Module quiz scores were used to assess students’ EBP knowledge related to the online EBP learning modules. The total percentage quiz score for each module was calculated by summing the raw scores for each question and dividing by the total possible score to generate a percentage. Scores for the individual module quiz questions are expressed as percentages (95% confidence intervals [CI]). The AFT scores were used to assess the impact of the online EBP learning modules and the in-person interprofessional EBP learning experience on students’ EBP knowledge and skill development. AFT scores were calculated by summing the points earned for each question and are reported as means (95% CI). A one-way ANOVA for repeated measures was used to compare scores at the 3 time points (before and after the online EBP modules and after the in-person interprofessional EBP learning experience). Significant F-ratios were followed by Tukey’s honestly significant difference (HSD) post-hoc tests. Significance was set at p<0.05. Likert scale data from the student evaluations of the project are reported as medians (interquartile range [IQR]). Qualitative comments were reviewed, and common themes were identified by 2 investigators.


Thirty-nine students from 8 health professions programs in the 2 institutions participated. Students were enrolled in dental medicine (n=5), dietetics (n=6), medicine (n=5), occupational therapy (n=6), pharmacy (n=4), physical therapy (n=6), social work (n=4), and speech language pathology (n=3). Due to a scheduling conflict, nursing students were unable to participate.

The average total quiz score for module 1, “Introduction to Evidence-Based Practice,” was 83% (95% CI (75%, 91%)) (Figure 1). Average student scores were above 80% for the quiz questions related to EBP principles (Q1), PICO question elements (Q2), PICO question development (Q3), and study designs (Q4). Student scores were lower on Q5, which assessed critical appraisal of an article.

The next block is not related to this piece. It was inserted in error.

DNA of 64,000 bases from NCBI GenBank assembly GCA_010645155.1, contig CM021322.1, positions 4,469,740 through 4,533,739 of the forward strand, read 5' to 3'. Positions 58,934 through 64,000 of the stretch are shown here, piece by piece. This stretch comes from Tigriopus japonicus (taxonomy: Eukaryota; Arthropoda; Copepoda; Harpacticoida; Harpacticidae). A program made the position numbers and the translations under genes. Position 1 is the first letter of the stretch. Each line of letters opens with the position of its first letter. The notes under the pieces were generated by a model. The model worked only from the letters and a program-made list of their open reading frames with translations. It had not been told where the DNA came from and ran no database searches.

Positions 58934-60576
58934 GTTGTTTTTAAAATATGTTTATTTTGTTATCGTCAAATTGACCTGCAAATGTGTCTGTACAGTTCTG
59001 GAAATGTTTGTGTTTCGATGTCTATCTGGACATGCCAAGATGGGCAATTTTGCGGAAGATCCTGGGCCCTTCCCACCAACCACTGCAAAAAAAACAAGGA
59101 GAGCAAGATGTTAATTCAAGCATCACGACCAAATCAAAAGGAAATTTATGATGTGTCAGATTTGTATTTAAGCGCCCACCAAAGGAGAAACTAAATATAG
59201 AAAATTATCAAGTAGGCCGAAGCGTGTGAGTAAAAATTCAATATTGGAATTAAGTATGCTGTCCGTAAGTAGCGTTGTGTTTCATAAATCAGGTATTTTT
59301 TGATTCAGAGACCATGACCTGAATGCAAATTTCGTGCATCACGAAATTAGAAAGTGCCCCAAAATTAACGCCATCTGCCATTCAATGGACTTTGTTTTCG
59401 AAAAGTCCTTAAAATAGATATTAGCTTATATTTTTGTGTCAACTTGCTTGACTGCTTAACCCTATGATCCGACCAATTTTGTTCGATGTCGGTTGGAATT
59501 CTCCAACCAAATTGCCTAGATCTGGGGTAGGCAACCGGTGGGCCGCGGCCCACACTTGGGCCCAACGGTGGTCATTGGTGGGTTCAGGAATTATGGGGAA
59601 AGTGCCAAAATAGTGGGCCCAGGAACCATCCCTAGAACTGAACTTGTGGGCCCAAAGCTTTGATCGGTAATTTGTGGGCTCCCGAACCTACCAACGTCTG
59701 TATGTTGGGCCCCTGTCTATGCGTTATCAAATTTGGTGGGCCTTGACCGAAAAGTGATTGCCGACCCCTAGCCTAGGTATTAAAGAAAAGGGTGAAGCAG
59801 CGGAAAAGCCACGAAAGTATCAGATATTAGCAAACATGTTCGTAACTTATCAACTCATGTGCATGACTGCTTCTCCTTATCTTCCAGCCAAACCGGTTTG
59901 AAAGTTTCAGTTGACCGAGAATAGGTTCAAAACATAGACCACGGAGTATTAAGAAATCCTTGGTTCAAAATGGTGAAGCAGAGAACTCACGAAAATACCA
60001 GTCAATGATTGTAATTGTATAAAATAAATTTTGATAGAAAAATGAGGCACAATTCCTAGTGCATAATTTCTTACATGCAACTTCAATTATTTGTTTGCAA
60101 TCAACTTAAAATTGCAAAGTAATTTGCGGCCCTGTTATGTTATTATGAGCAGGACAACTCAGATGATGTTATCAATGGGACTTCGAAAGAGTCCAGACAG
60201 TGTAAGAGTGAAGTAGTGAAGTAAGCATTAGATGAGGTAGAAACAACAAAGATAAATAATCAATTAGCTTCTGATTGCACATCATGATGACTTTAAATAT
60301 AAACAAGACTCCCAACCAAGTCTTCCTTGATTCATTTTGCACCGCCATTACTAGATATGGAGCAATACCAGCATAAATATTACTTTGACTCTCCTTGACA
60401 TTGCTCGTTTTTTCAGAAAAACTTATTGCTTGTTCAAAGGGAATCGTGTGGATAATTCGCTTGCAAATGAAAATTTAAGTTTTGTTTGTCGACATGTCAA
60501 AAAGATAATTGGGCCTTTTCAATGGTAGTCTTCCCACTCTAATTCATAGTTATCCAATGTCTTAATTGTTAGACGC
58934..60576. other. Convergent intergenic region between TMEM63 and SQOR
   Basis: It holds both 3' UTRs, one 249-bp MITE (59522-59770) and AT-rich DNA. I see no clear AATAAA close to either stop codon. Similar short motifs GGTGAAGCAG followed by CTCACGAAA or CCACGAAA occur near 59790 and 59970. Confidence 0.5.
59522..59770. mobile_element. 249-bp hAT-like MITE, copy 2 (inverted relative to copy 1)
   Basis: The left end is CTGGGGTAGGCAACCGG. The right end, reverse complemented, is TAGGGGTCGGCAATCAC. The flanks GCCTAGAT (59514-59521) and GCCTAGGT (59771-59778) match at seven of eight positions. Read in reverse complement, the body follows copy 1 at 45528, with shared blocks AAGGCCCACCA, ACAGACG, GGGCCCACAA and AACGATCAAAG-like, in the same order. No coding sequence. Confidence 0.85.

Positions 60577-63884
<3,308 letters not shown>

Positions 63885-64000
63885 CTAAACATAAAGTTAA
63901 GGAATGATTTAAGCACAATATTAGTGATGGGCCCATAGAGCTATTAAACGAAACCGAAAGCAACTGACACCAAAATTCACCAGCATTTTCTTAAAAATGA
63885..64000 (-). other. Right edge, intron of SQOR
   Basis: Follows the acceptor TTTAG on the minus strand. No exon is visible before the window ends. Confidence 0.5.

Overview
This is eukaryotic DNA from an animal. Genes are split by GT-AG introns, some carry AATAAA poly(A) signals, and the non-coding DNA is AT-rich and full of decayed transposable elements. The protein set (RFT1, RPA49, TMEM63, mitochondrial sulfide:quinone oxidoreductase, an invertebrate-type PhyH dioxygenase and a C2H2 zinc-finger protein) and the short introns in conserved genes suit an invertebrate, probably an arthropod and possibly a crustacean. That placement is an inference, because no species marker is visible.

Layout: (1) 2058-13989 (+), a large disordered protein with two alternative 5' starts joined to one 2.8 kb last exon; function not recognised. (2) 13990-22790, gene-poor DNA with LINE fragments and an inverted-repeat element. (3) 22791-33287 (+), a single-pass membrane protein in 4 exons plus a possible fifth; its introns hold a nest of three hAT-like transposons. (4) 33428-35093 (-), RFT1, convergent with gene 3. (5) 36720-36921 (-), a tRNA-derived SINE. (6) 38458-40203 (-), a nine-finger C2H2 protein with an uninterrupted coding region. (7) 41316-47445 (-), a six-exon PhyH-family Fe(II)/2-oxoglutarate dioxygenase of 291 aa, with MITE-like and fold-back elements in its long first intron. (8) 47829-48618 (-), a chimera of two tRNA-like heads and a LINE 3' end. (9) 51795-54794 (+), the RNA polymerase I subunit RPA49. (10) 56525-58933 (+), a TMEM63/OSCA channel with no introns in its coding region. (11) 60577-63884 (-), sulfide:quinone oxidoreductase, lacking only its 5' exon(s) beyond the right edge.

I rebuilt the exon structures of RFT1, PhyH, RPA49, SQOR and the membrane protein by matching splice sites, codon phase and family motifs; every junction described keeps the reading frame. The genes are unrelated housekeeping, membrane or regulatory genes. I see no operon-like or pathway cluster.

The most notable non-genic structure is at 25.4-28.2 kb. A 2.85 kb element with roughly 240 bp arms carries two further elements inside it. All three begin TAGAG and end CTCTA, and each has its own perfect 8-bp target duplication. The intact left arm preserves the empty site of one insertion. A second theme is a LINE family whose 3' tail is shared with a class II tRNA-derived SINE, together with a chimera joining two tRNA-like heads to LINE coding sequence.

Figure 1 Total score and individual scores for module 1: “Introduction to Evidence-based Practice”*
* Data are presented as means (95% CI).

For module 2, “Finding Evidence in PubMed,” the average total quiz score was 76% (95% CI (72%, 80%)) (Figure 2). Students scored higher on questions pertaining to using basic search concepts (Q1 and Q2), identifying MeSH terms (Q4 and Q7), using limits (Q6), and comparing research databases (Q8). Students scored lower on questions pertaining to explaining search details (Q3) and searching for information using only MeSH terms (Q5). AFT scores changed significantly in response to the program (F(2,76)=8.417, p<0.001). The average AFT score before accessing the online learning modules was 64 (95% CI (59, 69)). After accessing the online EBP modules, the average AFT score increased to 73 (95% CI (67, 78); p=0.001). After the in-person interprofessional EBP learning experience, the average AFT score decreased to pre-module levels of 64 (95% CI (59, 69); p=0.003).



Figure 2 Total score and individual scores for module 2: “Finding Evidence in PubMed”*
* Data are presented as means (95% CI).

The majority of students indicated that they learned new information (median [IQR]; module 1: 5 [45]; module 2: 5 [45]). The students also felt that they would be able to use the information in their future practice (module 1: 5 [45]; module 2: 5 [45]). A total of 19 out of 39 students (49%) provided additional feedback. Many students (n=10) commented that they were appreciative of the content, especially in regard to the PubMed module.


This study used online EBP learning modules to teach EBP knowledge and skills to health professions students to ensure a similar EBP knowledge baseline before an in-person interprofessional EBP learning experience. Recruited students had some clinical experience and an understanding of their own professions, but their exposure to EBP concepts was unknown. Therefore, students from different professional programs and different institutions engaged in the same online EBP learning modules. Creating a knowledge baseline enabled participants to start the in-person interprofessional learning experience with uniform EBP knowledge and skills, while still acting as content experts for their specific professions.